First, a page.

Monday, December 7, 2020

Dusk and dust

Blaentillery Drift Mine

Above the town of Blaenavon at the head of the Afon Llwyd valley is a disused drift mine on the flank of Coity Mountain. The road which once serviced it remains a conspicuous contour on the hillside - though not in the way of a scar, for it has blended well into the moorland, offering the prospect of a gentle if longish climb to the now dilapidated works.

I went there the other week, my third visit in as many months. It's a melancholy place - occupying those seductive edges of past and present, industry and nature, that tempt us to attribute it with meaning, when in fact, there is only what is there. 

It's beautiful nonetheless. The skeleton of the old shed silhouettes against the sky, rusted beams tone with the autumn bracken and violet horizon of the Black Mountains to the north. Even the graffiti seems apposite - adding a kingfisher flash to an otherwise limited palette. 

When I showed some photos to a friend, he asked me, 'Have you ever seen Hinterland?' referring to the noir detective series that's filmed in Mid Wales. It's set in a landscape that evokes something of a cross between the old testament and frontier homesteads. The original Welsh language version was titled Y Gwyll, which means 'the dusk' - that time between twilight and darkness; the opposite of dawn.  

I had to look the translation up, and at first misread it, thinking - until checking a few days later - that 'gwyll' meant 'dust'.  How pertinent for writerly purposes that link would have been: nature reclaiming its own, steel leaching rust to the earth, the walls of the pithead crumbling... and the coal in the lungs of the miners...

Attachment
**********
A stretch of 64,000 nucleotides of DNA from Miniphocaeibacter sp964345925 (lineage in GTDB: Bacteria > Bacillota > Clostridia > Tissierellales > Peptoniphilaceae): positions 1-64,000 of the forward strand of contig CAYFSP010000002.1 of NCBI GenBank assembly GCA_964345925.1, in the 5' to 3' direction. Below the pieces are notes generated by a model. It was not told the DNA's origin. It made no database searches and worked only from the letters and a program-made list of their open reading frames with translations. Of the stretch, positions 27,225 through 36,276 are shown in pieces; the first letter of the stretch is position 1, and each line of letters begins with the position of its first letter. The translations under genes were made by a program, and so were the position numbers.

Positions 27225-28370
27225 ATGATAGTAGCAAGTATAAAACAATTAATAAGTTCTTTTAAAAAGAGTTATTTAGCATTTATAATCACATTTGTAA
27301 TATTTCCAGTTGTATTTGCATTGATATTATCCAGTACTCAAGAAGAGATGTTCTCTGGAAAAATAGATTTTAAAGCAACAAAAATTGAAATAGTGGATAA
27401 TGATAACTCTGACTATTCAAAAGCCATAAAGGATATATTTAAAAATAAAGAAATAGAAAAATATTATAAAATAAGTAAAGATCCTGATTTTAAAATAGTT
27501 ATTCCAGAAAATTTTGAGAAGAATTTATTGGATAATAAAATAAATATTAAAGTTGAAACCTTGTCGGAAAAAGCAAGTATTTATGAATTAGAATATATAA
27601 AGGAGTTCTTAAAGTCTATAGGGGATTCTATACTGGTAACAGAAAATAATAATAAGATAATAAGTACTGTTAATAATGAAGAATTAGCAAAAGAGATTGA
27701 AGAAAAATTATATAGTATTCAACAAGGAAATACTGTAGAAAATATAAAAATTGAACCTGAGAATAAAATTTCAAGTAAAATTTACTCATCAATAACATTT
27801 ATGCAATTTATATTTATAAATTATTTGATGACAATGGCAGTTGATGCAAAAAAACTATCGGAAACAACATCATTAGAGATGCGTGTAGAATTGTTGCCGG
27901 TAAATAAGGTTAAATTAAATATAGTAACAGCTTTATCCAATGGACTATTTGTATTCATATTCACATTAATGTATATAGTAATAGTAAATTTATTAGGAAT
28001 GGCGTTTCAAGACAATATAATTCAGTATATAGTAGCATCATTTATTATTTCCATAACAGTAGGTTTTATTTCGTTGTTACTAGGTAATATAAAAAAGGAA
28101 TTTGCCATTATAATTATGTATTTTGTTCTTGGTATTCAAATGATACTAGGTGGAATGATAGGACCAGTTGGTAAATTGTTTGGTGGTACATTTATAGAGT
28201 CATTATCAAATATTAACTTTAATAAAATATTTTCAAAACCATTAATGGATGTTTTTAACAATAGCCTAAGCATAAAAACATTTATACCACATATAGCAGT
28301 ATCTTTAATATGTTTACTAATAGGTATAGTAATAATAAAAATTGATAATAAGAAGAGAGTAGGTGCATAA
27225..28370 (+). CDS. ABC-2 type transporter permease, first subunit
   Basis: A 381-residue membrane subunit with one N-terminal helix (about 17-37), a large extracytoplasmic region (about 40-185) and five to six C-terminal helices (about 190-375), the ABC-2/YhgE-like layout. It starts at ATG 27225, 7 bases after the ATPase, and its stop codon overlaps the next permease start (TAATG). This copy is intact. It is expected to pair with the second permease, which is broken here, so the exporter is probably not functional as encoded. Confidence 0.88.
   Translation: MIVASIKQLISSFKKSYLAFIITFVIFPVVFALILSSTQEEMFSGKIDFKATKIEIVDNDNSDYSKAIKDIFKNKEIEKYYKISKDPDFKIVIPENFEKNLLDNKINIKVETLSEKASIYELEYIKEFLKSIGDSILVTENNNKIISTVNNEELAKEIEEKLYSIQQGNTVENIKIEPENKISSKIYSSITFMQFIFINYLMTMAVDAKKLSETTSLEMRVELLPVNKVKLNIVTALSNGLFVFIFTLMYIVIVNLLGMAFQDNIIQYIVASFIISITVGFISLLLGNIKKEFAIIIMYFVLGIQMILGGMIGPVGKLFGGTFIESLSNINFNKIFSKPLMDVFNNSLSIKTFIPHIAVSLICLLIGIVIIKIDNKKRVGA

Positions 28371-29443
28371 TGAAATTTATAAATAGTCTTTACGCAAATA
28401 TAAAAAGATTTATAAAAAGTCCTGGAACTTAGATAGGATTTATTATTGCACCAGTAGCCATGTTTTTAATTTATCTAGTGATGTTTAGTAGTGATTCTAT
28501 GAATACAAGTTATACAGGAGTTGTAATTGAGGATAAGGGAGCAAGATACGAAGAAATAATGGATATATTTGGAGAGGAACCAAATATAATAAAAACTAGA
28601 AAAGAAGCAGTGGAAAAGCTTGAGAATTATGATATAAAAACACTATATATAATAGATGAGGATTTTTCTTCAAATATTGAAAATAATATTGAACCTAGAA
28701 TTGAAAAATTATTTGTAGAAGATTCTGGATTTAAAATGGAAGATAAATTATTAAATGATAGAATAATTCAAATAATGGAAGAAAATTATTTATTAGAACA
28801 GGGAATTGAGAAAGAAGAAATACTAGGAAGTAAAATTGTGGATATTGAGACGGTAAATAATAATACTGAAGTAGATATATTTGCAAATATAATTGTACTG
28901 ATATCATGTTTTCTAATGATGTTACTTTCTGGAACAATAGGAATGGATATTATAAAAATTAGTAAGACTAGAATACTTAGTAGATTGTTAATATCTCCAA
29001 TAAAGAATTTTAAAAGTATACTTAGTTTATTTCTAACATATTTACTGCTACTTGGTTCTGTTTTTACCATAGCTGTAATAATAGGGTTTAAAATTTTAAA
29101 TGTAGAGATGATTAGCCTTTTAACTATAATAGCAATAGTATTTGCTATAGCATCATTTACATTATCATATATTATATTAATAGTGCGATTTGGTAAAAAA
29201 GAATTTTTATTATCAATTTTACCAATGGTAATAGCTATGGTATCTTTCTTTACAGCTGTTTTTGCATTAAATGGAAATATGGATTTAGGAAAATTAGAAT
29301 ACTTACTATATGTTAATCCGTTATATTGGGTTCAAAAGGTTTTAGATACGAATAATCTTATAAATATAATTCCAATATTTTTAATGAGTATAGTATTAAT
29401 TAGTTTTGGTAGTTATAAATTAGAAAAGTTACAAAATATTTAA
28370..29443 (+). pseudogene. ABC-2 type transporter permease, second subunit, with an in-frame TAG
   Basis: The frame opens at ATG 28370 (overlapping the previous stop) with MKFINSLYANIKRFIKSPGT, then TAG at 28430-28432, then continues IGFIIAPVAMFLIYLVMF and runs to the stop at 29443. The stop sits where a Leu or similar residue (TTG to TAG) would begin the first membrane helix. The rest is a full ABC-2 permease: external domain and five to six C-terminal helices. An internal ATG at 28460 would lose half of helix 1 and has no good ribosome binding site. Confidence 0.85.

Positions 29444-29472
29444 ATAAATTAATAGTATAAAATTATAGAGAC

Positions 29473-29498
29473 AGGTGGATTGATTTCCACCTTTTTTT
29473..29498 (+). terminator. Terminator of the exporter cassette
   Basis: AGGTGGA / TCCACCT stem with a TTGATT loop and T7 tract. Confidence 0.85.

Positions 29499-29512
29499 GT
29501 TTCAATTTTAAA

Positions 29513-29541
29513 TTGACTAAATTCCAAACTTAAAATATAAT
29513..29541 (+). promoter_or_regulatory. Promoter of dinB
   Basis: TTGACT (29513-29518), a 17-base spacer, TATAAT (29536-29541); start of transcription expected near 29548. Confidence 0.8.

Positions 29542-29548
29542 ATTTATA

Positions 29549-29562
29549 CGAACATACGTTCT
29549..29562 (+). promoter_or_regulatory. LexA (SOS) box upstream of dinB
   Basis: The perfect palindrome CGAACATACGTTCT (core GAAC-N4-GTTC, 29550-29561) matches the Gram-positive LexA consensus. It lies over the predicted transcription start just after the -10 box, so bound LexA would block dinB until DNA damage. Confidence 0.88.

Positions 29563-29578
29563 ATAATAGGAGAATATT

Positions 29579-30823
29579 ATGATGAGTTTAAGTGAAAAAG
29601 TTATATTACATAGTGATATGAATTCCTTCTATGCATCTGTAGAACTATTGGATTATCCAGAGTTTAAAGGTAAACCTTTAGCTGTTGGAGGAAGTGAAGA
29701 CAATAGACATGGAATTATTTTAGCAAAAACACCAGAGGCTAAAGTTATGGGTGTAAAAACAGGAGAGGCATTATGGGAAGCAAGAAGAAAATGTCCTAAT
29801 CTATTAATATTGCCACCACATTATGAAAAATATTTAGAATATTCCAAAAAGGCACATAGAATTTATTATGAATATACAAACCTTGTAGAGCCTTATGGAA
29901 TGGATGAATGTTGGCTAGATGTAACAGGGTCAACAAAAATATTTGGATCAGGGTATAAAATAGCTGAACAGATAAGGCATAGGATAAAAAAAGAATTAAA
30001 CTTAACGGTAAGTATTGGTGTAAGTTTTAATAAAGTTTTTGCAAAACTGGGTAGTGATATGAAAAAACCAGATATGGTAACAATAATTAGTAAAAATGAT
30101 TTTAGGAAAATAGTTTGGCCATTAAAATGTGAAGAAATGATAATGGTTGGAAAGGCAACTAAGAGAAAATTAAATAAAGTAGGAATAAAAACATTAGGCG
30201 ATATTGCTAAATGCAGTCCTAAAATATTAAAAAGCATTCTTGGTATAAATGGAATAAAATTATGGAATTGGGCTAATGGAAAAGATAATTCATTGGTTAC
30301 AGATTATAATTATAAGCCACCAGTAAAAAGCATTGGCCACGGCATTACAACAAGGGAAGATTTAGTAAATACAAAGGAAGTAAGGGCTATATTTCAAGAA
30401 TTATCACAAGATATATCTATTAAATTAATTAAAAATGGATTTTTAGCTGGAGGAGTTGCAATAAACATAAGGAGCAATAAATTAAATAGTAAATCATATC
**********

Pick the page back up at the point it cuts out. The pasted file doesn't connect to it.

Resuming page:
You see, how easy it is to impute meaning.

I guess I could do the same with dusk - weave a narrative about the twilight of mining, reference the Big Pit Museum, the shadows of the men who worked these seams...  It turns out that the drift on Coity Mountain - known as Blaentillery - was actually the last in the area to close, opening in the Sixties and struggling on till early this century. 

I often wonder about the prospects for the South Wales Valleys. Ultimately, these are communities whose purpose has gone. Years ago they would have decayed like the mine; today we won't -  can't bring ourselves - to allow that to happen. And so they struggle on too, occupying an indeterminate ground, lacking the skills and infrastructure to remodel their future, yet too rent by the past for a transition to tourism. 

And hence the melancholy - which it's all too easy for outsiders like me to romanticise when that gift (if that's the right word) is hardly mine to bestow. If there's any meaning in place it lies not in the landscape in and of itself,  but in our relationships to it. Those who lived and worked here would no doubt have a different - and truer - perspective than three visits in as many months can hope to conjure. 

But that's as it should be. For whenever I walk the tops of these hills I sense that despite knowing them for half my life, their valleys will always be something apart. I look down to the ribbon rows of houses not so much with sadness, as curiosity - even a little envy. And ironically, I remember that the reason I first came here, was they reminded me of home.


  1. I think that the melancholy was there even before the jobs went.

  2. and following Brexit generations to come may look upon the remnants of some our current industries in a similar way.